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Tuesday Discussion: By What Measure, Success?

April 25, 2023


This week we asked our writers to respond to the following:

How do you define a successful season for the Yankees? It it 90 wins? 95? 100? Is it reaching the playoffs? Is it reaching the World Series? Is it inning the World Series? Or is it something else altogether?

Here are their replies:


Lincoln Mitchell - I like this question a lot, because it is very subjective and reveals more about the person answering it that it does about the Yankees. Clearly winning the World Series would be a successful season for the Yankees, but that is a criteria that will lead to way too much anger and heartbreak than I need in my life. I am in my mid-50s. Realistically, the Yankees might win three more World Series before I shuffle off my mortal coil. Baseball is much more competitive than it was in the 20th century. I am not willing to be that disappointed almost every season. For me, a successful season for the Yankees means making the playoffs and making it past the first round, but it has to be something more than that. I want to root for a fun team. That means a team that promotes prospects, does not make terrible mid-season trades and has a few players that I like and can root for. Every intense fan has personal favorites, so when the team has a few of my personal favorites that also makes for a better season. In other words, in years when they don’t win the World Series, which is the overwhelming majority of seasons, there has to be something fun about the team.


Paul Semendinger - Success? Success in the Yankees' world is winning it all. But, they won't win it all every year. (I'll take 8 out of 10, is that fair? Ok, I'm kidding. A little. I think...)

What I want to see from the Yankees each year is the true desire to be the best team. I don't want to see the Yankees finding players on the scrap heap and hoping they perform. When it happens, it's fun, but it's not sustainable. And it's frustrating when the Yankees go for a Matt Carpenter over a Freddie Freeman (as a poor example because that wasn't exactly what happened, but close enough. The Yankees needed a lefty bat, passed on Freeman, and got Carpenter later on. And, yes, the ride on Carpenter's Magic Carpet was fun, but it wasn't going to last - and it didn't. This is similar to Franchy Cordero's home runs to begin 2023. These players quickly return to earth. Carpenter, by the way, looks very pedestrian this year.)

I know the Yankees can't win it every year, but when I see a team being built that has glaring and obvious holes, then I feel the team isn't all in. If they're not all-in, I wonder why I should be?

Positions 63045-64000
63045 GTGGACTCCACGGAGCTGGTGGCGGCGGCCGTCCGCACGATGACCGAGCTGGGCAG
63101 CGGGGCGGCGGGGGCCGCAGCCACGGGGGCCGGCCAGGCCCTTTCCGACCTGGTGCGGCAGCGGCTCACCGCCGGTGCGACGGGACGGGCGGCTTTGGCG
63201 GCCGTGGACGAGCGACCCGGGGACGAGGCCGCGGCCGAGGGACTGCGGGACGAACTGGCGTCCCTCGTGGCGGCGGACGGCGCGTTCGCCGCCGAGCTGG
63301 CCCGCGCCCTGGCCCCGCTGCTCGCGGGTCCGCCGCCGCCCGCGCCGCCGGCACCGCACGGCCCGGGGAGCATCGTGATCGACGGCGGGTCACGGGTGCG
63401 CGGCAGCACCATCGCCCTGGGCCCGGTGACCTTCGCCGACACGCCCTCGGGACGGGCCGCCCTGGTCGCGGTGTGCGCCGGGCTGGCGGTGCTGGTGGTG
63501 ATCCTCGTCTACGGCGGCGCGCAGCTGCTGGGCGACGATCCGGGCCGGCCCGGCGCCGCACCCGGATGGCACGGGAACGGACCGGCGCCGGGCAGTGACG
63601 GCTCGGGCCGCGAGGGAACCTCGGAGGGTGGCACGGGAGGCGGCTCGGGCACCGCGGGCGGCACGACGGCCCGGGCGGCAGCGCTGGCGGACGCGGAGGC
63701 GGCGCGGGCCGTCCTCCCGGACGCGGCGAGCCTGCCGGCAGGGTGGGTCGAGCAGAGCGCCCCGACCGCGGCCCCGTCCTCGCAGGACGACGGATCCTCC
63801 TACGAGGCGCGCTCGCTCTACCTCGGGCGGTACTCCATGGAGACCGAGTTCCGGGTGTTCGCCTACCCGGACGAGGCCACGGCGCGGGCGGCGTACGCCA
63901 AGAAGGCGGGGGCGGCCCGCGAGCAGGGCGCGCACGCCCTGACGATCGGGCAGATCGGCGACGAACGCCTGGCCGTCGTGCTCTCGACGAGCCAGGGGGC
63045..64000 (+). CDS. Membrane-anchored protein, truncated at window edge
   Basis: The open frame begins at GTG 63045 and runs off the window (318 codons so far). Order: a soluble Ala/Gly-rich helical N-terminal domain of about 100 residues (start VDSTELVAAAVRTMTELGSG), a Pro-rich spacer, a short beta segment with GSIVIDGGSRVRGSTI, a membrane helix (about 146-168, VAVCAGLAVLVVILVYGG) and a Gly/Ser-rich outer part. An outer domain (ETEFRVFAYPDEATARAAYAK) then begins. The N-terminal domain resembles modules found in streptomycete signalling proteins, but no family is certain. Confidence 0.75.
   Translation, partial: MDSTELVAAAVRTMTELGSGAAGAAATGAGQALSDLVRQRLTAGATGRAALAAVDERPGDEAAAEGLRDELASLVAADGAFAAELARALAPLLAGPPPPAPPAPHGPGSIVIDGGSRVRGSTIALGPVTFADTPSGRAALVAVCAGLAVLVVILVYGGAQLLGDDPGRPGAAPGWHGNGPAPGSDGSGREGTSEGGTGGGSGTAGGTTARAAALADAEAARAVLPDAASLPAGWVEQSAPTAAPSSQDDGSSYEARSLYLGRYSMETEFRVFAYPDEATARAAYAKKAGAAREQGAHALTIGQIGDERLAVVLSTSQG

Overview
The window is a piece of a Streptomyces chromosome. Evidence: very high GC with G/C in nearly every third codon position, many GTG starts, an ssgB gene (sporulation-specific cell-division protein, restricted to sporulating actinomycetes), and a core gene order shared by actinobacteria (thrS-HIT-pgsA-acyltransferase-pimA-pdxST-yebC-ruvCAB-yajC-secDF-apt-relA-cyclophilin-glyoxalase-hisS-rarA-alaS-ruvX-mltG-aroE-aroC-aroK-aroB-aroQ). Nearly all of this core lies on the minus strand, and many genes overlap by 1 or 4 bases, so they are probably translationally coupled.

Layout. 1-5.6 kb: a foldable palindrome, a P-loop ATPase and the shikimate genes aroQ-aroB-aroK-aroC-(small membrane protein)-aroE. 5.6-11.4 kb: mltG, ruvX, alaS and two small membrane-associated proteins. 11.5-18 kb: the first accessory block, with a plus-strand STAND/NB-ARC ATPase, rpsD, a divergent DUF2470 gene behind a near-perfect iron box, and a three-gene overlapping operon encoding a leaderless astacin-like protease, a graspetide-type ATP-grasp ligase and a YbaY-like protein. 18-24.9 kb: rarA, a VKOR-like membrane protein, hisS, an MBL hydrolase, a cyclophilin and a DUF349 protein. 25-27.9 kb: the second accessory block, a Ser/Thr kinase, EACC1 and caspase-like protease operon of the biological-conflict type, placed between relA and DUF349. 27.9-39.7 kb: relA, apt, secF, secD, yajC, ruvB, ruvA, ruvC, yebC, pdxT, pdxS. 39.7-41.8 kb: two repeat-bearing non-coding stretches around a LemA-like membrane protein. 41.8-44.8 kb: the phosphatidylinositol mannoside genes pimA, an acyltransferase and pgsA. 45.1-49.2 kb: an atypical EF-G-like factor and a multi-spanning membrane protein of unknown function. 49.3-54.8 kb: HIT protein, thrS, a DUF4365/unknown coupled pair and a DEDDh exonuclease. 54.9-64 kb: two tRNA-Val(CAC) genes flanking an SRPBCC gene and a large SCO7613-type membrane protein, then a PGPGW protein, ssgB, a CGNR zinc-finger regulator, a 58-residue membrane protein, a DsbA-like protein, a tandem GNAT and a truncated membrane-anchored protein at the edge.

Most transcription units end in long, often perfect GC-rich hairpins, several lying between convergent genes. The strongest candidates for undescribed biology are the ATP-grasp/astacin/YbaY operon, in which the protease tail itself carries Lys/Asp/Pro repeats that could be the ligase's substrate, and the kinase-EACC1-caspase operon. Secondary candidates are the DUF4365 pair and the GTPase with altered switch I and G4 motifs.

Success comes from the feeling that the Yankees are in it to win it. I haven't felt that for a long time. It was certainly true in 2009, but it hasn't really been true since then. They'll go out and get a player, but then cut corners in other areas. The Yankees shouldn't be about cutting corners. If they win it all in 2023, that'll be a success - obviously. But if they don't, I'm not left feeling like they went for it. They didn't. So a failure to win it all this year, is an unsuccessful season in my opinion.


James Vlietstra - To win a World Series has never been harder than now. There’s four rounds of playoffs to get through.

The Yankees last won the World Series in 2009. In the 13 completed seasons since then, they have won lots of games. Enough that most Yankees fans are spoiled.

They’ve reached the playoffs 10 times. Won 90+ 8 times. Won 95+ 6 times. Won 100+ twice.

What they have not done is win the ALCS. They’ve reached it 5 times and lost each time.

To me, we won’t know if 2023 has been a successful season or not until October 23+/- when the LCS is over and 28 other teams have been eliminated and the Yankees are the American League’s representative in the World Series.


Ed Botti - When the team has a top payroll ($279,047,000 - 2nd in MLB), they decide to keep their general manager and manager at season’s end because of the strength of their process, then add a $162mm pitcher, and supposedly solved all the problems from the prior year’s disappointing sweep in the ALCS, the only way 2023 is successful is if they win the World Series. Anything short of that, is not a successful season and a failure, in my IMO.

No alibi this year. Get it done!


Mike Whiteman - I've never really had a "championship or failure" mindset. This is baseball, not NASA (“failure is not an option”).

Since I became a fan in 1979, the Yanks have won eight AL pennants and five World Series Championships, the best in baseball on both accounts. That leaves about 35 years in which they didn't make the World Series in that span. That's a lot of time to live with failure, and it wouldn't be a lot of fun to me. For a successful season, I like the Yanks to win something, at least the AL East. They have won eighteen division titles during my "fan years", and while I felt disappointment when they didn't win the World Series each of those seasons, I'm hard pressed to call any of these teams "failures". Winning a division generally is usually a culmination of six months of successful play. It's not easy! Now, this "criteria" is not set in stone.

The 2017 team won the Wild Card but made a postseason run. That season felt great! The 2015 team struggled to 87 wins and lost the Wild Card game. That did not feel successful. The 2004 and 2022 teams look fine on paper but had such dramatic flameouts in the postseason that put a damper on the whole season.

My sense of optimism/pessimism about the current season lies in the possibility of success, and I’m optimistic (as one can be in April) about the 2023 edition.

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